South Korean band Ulala Session wins hearts on talent show


The Korea Times, Kf And Cj E&Amp;M

The boys of Ulala Session originally came together because of their love of dance. As young men, however, they are now regarded for their music, live performances and backstory.

After winning South Korean TV talent show “Super Star K3” last year, the group comprising leader Lim Yoon-taek, 31, Goon Jo, 32, Kim Myung-hoon, 28, Park Seung-il, 31, and Park Kwang-sun, 22, have been caught up in the whirlwind of fame.

They refuse to be labeled as stars, saying they don’t have the looks or the “specific” details of having graduated from years of intensive training at a mammoth entertainment agency. But in a meeting room in their new agency building in the Mapo district of northwestern Seoul, the green chalkboard detailing their schedule was almost white — filled with shows, events and commitments. They’re stars now.

For a group that remained largely anonymous until last year, the hefty schedule is not that new. Everything else — the audience, the money and the limelight — is different.

“We used to just go about and perform anywhere, even in the middle of a schoolyard if there was a stage,” Park Seung-il says. “But now we’re enjoying really good happy days where there are a lot of people who like what we do. It’s like a dream.”

“It’s happy days,” Kim Myung-hoon agrees. Then, Kim asks if he can be honest and says, “It’s a little tiring to be doing music and raising a kid.” Kim, one of the two married singers in the group, recently had a newborn daughter.

Ulala Session’s leader, Lim, was not at the interview. Lim, who is suffering from stomach cancer, captured the hearts of “Super Star K3” fans with his story — he is married and has a child.

“I think for the audience we are approachable, unlike other star entertainers,” Kim says. “They relate to the stories of our lives, parts of which they can empathize with and share.”

The group members are invariably tied through friendship, and a passion for dance and music. Goon Jo and Lim have known each other since childhood, while Park Seung-il was a student of Lim’s. Park Kwang-sun was a fan of Lim’s, after becoming smitten with his dancing. Kim was renowned for his crooning vocals and was introduced to the other members through mutual friends.

They performed anywhere there was a stage at first, as opening acts for star singers and in live-music cafes along an upper stretch of the Han River in Misari, Gyeonggi Province. These were the days of struggle. They lived the lives of any unknown group or singers but under the strict guidance of their leader.

“Lim was strict. We thought he wasn’t human,” Park Seung-il says. But the leader’s push to constantly train his members even with the loss of sleep helped when the group had to undergo a tough “survival audition” for “Super Star K3.” The members say that the program was a hard experience and toward the end, the members had to exist on two-hours sleep a night.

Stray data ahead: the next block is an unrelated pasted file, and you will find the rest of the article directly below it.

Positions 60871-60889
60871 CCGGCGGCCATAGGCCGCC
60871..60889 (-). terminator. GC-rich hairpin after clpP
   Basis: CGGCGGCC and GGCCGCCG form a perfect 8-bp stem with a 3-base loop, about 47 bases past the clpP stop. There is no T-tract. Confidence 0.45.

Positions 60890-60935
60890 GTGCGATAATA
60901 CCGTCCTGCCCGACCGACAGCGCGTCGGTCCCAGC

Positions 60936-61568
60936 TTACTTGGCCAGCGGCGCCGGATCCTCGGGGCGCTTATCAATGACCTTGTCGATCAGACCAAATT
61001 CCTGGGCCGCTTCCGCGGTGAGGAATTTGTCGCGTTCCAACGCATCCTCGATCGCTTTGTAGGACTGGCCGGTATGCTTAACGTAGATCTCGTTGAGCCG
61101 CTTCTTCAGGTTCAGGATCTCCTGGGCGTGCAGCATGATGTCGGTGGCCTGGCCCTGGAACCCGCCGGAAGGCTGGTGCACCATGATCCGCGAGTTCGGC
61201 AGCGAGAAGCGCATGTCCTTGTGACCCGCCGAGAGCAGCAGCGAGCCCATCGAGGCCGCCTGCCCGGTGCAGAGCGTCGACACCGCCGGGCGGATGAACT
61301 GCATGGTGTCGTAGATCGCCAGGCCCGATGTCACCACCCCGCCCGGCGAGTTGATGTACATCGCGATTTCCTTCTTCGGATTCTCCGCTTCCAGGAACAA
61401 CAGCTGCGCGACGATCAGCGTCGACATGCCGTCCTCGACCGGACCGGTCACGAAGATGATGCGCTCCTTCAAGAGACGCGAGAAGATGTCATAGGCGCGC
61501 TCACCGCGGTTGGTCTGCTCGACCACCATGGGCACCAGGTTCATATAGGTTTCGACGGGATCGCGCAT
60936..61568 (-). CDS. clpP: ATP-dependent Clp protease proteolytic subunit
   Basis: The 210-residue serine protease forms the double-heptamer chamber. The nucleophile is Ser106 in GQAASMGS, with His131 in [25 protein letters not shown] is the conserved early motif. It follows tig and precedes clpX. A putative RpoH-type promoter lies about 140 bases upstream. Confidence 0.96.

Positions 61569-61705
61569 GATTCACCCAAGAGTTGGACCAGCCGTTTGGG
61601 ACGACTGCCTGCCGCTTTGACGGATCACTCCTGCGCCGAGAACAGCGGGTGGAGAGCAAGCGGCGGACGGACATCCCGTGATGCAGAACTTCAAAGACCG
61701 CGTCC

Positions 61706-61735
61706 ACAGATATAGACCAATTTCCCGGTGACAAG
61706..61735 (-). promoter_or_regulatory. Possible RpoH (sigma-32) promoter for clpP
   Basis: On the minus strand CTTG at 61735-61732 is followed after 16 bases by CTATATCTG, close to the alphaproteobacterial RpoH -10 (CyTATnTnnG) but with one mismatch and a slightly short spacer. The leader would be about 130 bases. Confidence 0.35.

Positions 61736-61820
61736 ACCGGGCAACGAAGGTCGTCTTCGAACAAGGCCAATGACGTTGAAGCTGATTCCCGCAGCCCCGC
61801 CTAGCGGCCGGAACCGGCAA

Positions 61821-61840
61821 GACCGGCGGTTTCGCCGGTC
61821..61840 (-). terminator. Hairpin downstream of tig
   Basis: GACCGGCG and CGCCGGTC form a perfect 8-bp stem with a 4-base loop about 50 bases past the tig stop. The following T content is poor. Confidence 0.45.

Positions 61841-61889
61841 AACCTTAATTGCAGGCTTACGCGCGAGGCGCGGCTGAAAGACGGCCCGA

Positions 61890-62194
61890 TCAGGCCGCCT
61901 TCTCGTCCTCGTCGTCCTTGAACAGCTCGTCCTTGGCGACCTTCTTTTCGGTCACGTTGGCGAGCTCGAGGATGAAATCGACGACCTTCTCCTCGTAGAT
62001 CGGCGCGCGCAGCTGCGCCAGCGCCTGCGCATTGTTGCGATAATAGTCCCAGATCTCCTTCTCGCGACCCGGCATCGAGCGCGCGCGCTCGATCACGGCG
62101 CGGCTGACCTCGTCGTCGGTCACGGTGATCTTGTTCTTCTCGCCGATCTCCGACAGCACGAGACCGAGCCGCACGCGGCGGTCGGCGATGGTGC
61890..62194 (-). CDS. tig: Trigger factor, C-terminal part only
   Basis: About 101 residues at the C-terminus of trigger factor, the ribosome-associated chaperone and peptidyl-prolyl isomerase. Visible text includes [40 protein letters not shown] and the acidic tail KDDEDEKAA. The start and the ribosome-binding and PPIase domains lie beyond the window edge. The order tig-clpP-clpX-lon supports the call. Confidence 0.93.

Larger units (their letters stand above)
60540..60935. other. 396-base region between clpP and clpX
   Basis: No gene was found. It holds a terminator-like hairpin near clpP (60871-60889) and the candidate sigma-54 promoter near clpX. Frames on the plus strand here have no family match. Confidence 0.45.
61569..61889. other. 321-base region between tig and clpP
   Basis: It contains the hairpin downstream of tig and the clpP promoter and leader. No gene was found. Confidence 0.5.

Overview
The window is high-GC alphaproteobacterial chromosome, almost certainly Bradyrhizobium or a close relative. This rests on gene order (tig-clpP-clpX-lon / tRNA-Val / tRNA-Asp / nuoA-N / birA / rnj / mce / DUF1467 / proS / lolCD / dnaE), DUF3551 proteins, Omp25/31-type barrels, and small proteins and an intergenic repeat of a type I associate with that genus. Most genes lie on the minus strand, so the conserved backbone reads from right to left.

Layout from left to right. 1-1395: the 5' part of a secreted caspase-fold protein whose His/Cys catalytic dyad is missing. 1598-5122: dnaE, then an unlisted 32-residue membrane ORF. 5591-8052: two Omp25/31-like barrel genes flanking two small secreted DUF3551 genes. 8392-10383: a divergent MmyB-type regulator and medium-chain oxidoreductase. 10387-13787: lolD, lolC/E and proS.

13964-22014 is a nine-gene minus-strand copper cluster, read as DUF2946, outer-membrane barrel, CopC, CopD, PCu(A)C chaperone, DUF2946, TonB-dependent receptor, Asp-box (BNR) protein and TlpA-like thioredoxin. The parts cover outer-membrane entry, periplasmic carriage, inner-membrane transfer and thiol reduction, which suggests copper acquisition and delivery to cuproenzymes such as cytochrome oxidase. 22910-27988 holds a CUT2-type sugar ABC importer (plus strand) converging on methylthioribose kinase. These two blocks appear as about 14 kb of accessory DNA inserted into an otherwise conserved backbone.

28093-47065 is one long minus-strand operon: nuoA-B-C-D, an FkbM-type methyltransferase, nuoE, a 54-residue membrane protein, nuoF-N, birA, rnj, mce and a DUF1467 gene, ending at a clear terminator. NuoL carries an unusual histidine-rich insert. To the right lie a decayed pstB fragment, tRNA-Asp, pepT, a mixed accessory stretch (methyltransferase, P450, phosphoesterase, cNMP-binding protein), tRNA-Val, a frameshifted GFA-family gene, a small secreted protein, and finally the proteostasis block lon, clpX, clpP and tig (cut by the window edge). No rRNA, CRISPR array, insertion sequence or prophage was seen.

“In the end, it was all about who was most set on achieving their goal and remaining truly focused on it,” Park Seung-il says.

The members were not keen on TV talent programs or looking to emulate other audition-show stars.

“We didn’t like audition programs,” says Park Kwang-sun, the youngest member. “But (Lim) Yoon-taek chose to enter ‘Super Star K3’ because he thought it was the last thing he could do for us,” Park Seung-il says.

At the time of the audition, Lim had Stage III stomach cancer and the members were focusing on his medical fees. Entering and winning the audition and its 500 million South Korean won prize (¥36.5 million) meant that the group could do something for themselves including concentrating more on Lim’s treatment.

However, the leader has not been seen in public as of late.

“Recently, there was inflammation of the organs, but he has recovered to the stage where he is now undergoing therapy again,” Park says. “Stage IV cancer is different, and Lim has shown us he can work miracles, and we are pinning hopes on him once again.”

In a way, Ulala Session provides variety in the boy- and girl-group dominated K-pop scene.

“It’s great that we are different from the idol singers. They have fans whereas we have your regular audience, grandmothers, your fathers and mothers who open their hearts when they hear us sing. That’s really good,” Park Kwang-sun says.

“I mean the idols look great when they wear makeup. Us, we only look normal when we wear makeup,” he continues. “Not many people recognize us when we go about our daily lives, and that’s also good.”

The group is now planning to release an album when Lim is able to rejoin them. They have released mini albums this year so far.

“We are strong believers in Yoon-taek and looking forward to all five of us recording and performing on stage together,” says Park Seung-il.

The Japan Times is pleased to present a series of articles about Korean pop music produced in collaboration with The Korea Times and . Korea Times intern Baek Byung-yeul contributed to this article.